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JAMA Patient Page |

Myasthenia Gravis FREE

Janet M. Torpy, MD, Writer; Tiffany J. Glass, MA, Illustrator; Richard M. Glass, MD, Editor
JAMA. 2005;293(15):1940. doi:10.1001/jama.293.15.1940.
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Myasthenia gravis is an autoimmune disease that gradually causes muscles to lose their strength and function. Autoimmune diseases are caused by the body making substances called antibodies that attack a person's own tissues. In myasthenia gravis, these antibodies are made against receptors in the neuromuscular junction (the area where nerve transmission makes a muscle do its work). Myasthenia gravis affects individuals differently, and each person may present with weakness in different sets of muscles. The April 20, 2005, issue of JAMA includes an article about diagnosing myasthenia gravis.


  • Muscle weakness

  • Double vision

  • Weak eyelids

  • Difficulty speaking or smiling

  • Difficulty chewing and swallowing

Muscle weakness related to myasthenia gravis usually occurs after the muscle group is used and lessens if the muscle group has some rest. This is called fatigable weakness and is an important characteristic for the diagnosis of myasthenia gravis.


Your doctor will take a medical history, asking especially about the type of muscle weakness, what makes it better, and what makes it worse. A physical examination may reveal weakness of the extremities, the eye muscles, or difficulty in facial expression. Several tests may be used to help diagnose myasthenia gravis:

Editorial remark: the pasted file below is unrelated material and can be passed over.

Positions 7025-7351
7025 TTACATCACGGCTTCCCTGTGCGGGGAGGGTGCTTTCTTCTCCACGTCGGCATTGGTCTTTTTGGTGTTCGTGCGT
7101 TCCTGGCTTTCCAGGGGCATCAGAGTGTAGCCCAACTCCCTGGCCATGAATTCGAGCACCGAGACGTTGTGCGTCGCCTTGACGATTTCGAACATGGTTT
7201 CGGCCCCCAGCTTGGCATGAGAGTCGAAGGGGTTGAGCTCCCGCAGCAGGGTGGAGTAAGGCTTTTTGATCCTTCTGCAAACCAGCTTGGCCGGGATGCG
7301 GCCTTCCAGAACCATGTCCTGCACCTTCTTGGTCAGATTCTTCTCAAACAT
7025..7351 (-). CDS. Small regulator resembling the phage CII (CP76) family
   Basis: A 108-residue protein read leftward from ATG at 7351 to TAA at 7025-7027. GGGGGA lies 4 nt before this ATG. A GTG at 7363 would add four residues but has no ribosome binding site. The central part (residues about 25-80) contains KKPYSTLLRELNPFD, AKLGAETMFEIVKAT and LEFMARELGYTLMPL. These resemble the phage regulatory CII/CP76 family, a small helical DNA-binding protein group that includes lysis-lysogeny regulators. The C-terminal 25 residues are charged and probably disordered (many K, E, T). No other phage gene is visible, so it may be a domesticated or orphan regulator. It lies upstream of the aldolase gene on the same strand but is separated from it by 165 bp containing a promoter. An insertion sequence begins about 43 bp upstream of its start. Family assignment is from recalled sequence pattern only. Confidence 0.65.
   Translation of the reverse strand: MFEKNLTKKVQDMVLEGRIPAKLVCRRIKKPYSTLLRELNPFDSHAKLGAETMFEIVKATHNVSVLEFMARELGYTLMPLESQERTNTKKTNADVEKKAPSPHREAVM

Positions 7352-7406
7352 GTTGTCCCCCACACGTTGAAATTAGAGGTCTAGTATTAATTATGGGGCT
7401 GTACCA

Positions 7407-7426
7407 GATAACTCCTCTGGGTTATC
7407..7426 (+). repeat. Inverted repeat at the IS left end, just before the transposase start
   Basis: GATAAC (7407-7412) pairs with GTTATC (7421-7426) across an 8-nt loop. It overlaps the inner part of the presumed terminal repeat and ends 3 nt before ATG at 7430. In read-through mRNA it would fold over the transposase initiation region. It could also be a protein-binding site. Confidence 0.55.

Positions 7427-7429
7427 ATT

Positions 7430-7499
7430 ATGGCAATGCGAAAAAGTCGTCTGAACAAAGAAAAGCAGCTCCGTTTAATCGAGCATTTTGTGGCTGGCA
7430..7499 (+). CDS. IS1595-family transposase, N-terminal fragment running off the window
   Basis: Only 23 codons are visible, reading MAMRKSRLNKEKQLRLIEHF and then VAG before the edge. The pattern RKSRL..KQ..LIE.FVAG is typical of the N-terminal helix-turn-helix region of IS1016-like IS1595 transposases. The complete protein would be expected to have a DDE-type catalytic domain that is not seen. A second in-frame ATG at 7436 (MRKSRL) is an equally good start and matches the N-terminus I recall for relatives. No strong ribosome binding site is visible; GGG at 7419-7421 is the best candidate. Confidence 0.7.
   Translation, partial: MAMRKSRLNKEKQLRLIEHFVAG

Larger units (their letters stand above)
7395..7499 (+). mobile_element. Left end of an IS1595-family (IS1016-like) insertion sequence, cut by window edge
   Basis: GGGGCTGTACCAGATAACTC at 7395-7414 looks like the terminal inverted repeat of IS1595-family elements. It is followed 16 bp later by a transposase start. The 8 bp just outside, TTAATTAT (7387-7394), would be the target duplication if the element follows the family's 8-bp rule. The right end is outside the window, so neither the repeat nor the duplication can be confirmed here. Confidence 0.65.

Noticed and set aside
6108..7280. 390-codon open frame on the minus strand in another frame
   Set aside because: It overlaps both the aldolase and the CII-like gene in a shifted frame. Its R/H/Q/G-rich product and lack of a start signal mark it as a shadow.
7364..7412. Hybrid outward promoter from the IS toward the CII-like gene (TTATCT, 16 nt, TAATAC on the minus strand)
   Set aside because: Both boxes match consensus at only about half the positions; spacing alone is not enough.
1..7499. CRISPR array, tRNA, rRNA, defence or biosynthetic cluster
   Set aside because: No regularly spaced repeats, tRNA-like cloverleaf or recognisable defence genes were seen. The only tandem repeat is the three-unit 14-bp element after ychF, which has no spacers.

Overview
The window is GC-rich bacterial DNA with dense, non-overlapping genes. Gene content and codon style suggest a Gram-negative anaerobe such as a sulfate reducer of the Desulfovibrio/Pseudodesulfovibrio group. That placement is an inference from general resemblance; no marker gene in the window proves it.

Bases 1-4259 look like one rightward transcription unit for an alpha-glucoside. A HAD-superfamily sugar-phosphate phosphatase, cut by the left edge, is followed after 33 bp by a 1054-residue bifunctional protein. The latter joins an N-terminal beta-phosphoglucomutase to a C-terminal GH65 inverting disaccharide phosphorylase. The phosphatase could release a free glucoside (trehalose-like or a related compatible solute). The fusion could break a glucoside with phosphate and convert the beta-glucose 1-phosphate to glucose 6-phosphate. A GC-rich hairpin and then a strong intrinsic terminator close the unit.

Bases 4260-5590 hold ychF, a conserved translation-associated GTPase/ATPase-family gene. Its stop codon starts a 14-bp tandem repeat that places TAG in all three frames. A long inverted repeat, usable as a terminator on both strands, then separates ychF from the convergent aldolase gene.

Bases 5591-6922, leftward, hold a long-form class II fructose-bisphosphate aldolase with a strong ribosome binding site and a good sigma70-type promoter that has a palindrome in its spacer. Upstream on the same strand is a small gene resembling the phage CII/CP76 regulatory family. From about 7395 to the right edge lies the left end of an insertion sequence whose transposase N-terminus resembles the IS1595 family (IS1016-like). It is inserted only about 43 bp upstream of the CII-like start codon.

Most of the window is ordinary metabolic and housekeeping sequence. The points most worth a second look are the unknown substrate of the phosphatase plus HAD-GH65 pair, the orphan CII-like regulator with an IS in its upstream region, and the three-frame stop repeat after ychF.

• Ice pack or rest test (simple procedures that temporarily improve eyelid drooping)

  • Edrophonium test (a medication given through an intravenous line, temporarily improving strength in patients with myasthenia gravis)

  • Blood tests may show antibodies to the receptor at the neuromuscular junction

  • Nerve conduction studies may show fatigable weakness in individual muscle groups


Symptoms of myasthenia gravis can usually be improved with medications that increase the amount of acetylcholine (a neurotransmitter) at the neuromuscular junction. Treatments involving the immune system include injections of intravenous immunoglobulin, immunosuppressive medications, and plasmapheresis (removal of antibodies from the blood). If an individual's myasthenia is found to be related to abnormalities in the thymus gland located at the base of the neck underneath the breastbone (sternum), a thymectomy (surgical removal of the thymus gland) may help to improve the symptoms. When respiratory (breathing) muscles fail, this is called a myasthenic crisis. This type of respiratory failure is an emergency. It may require intensive care and use of a ventilator to assist breathing. Some factors leading to a myasthenic crisis include infection, fever, medication effects, or even stress.



To find this and previous JAMA Patient Pages, go to the Patient Page link on JAMA's Web site at http://www.jama.com.

Sources: National Institute of Neurological Disorders and Stroke; American Academy of Neurology; Myasthenia Gravis Foundation of America

The JAMA Patient Page is a public service of JAMA. The information and recommendations appearing on this page are appropriate in most instances, but they are not a substitute for medical diagnosis. For specific information concerning your personal medical condition, JAMA suggests that you consult your physician. This page may be photocopied noncommercially by physicians and other health care professionals to share with patients. Any other print or online reproduction is subject to AMA approval. To purchase bulk reprints, call 718/946-7424.




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